We see these things over time, you know, a kid that steals something with a plastic cap pistol, to spend 10 years in jail, and yet you see, you know, the white-collar workers, you know, thieves that still millions of dollars. I think that we‘ve just got to come back, we‘ve got to come back to some level of human decency. And I do think that if people stood up, and politicians don‘t wait for a poll but are strong enough to make a decision and stand.
And what people saw is these young ladies, you know, these 10 young
ladies who had done nothing wrong, but been stellar students in the
classroom and had a great story to tell about, you know, the fact that you
it doesn‘t matter where you come from, and it doesn‘t matter how you start, but how you finish. This team lost by 40 points to the number one team in the country on national television, first game of the season.
But you know what? Six months later, they defeated this team, the number one team in the country, there in North Carolina. That was the story. And it was such a special story, and this was a glorious moment.
This is something they never should never have forgotten. But instead,
they find themselves coming back to defend that they are these derogatory -
you know, to defend themselves against these derogatory remarks.
And I think that that‘s what touched people, because they were able to not see them in a basketball uniform, but they saw them as their daughters and their nieces and their grandmothers and their mothers, and people began to say, Where is our sense of human decency? Tell me anyone that can listen to this and absolve themselves or insulate themselves from the hurt that was, you know, you know, that was thrust upon these young ladies.
And that‘s why I said it crossed everything. It crossed, you know, the female issue, you know, it was sexist, and it was biased, and it was racist. And aside from the fact that, you know what, it made trite the great event that took place for the game. Does anybody even know that Tennessee just now won a championship, that Rutgers and Tennessee played? No one even knows that, but no one cares because his reference to being cute was, you know, lessening the talents and the skills and the hard work of these individuals.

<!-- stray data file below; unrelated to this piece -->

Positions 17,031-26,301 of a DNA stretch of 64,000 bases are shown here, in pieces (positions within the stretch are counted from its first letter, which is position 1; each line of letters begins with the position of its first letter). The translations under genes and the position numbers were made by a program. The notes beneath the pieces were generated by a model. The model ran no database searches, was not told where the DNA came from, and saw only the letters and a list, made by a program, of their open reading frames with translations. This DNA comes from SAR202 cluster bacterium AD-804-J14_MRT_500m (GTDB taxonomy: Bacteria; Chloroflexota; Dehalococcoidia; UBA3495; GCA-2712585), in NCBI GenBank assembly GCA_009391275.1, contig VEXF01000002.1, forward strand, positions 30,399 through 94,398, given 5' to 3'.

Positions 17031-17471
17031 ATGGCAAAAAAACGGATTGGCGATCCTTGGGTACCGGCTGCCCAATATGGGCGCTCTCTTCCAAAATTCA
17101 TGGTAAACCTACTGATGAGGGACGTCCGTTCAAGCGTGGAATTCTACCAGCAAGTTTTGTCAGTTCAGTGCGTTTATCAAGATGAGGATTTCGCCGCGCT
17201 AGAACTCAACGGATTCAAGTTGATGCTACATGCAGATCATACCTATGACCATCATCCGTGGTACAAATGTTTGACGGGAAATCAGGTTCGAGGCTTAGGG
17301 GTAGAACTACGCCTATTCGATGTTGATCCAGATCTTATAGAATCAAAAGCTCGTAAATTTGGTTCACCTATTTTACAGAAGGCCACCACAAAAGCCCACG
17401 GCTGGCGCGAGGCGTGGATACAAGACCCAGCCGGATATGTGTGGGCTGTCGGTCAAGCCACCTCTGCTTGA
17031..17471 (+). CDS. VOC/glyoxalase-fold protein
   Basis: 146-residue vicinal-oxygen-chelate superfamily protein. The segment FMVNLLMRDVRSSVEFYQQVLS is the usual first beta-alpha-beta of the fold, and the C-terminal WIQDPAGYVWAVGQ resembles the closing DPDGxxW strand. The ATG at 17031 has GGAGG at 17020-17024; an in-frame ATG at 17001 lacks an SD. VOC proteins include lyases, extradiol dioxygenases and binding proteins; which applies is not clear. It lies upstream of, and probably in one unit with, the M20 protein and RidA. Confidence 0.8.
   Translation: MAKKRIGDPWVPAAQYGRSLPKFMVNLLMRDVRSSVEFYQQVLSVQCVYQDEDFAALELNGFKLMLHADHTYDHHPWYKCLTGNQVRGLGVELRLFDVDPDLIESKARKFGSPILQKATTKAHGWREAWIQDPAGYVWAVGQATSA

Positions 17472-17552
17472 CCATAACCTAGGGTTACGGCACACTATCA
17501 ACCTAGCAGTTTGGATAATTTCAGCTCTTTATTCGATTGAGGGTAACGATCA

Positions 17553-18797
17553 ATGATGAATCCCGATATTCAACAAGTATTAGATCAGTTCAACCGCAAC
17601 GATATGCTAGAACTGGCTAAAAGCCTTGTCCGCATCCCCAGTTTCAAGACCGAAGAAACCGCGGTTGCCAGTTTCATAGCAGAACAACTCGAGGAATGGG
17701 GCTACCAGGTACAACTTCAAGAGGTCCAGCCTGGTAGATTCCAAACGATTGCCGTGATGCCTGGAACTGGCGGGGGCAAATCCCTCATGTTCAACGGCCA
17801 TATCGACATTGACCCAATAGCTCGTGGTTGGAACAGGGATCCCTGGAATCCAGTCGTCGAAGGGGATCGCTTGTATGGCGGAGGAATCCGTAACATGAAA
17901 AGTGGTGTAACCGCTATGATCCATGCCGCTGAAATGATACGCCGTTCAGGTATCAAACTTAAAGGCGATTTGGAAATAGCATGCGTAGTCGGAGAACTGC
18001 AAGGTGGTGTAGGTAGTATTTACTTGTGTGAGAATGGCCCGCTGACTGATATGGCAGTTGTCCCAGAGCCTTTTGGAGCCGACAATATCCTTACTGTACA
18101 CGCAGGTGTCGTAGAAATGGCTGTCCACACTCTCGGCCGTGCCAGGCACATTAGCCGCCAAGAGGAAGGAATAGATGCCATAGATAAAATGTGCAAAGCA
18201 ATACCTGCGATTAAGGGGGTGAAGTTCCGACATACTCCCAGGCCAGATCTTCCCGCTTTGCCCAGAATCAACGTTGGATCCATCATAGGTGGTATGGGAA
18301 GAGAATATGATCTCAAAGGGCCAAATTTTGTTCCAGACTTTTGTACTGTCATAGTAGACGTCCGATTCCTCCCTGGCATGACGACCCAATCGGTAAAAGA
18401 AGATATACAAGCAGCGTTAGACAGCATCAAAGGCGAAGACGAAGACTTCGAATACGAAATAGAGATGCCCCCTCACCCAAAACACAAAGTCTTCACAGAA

So it touched so very many people and I really do think, as I thought about this, no, I didn‘t expect Mr. Imus to be fired and we certainly didn‘t, you know, approach this with that idea. We really just wanted to have a face-to-face meeting with him. He needed to make a personal apology. And much to the players‘ credit, they wanted to see this man. They wanted to understand this man behind a mike and how could you say such things.
But we wanted to also say here‘s who we are. You know, I happen to be the daughter of a coal miner. My father lost both his legs in a mine. He worked hard each and every day. He only stayed out of the mine six months until he got prosthetics. I know what it is to work hard and this has been a lifelong pursuit and passion. I‘ve coached for 36 years and, you know what, to have gotten to a final championship—the last time I was there was 25 years ago.
Would I have liked to have won a national championship? I haven‘t won a championship yet. I‘ve been a coach that has taken three different teams four times to a Final Four. But, you know, this was a special moment because it was the most unlikely of teams. It was a great story to be told. And I was so very proud of these young women.
And it means so much to me that I can honestly say to you that, you know, as a person of conscience, I really do—have seen so much, you know, that I would like to see changed, like I said, with everything, so much of the language and that, that, really and truthfully, I would gladly exchange winning ever a national championship if we, as young ladies, would stand and allow the country to somehow be empowered and that we take back our country, and we start talking about moral decency. And when that happens—and we have to continue on. If it goes on, guess what? This was all good.
OLBERMANN: Vivian stringer, the coach at Rutgers. Those who may not be familiar with women‘s college basketball cannot perhaps appreciate the esteem in which she‘s held. It‘s extraordinary. Our great thanks for your time tonight Vivian.
STRINGER: Thank so you very much, Keith.
The part in red
blew even KO away. Classic speech, and dead-center true.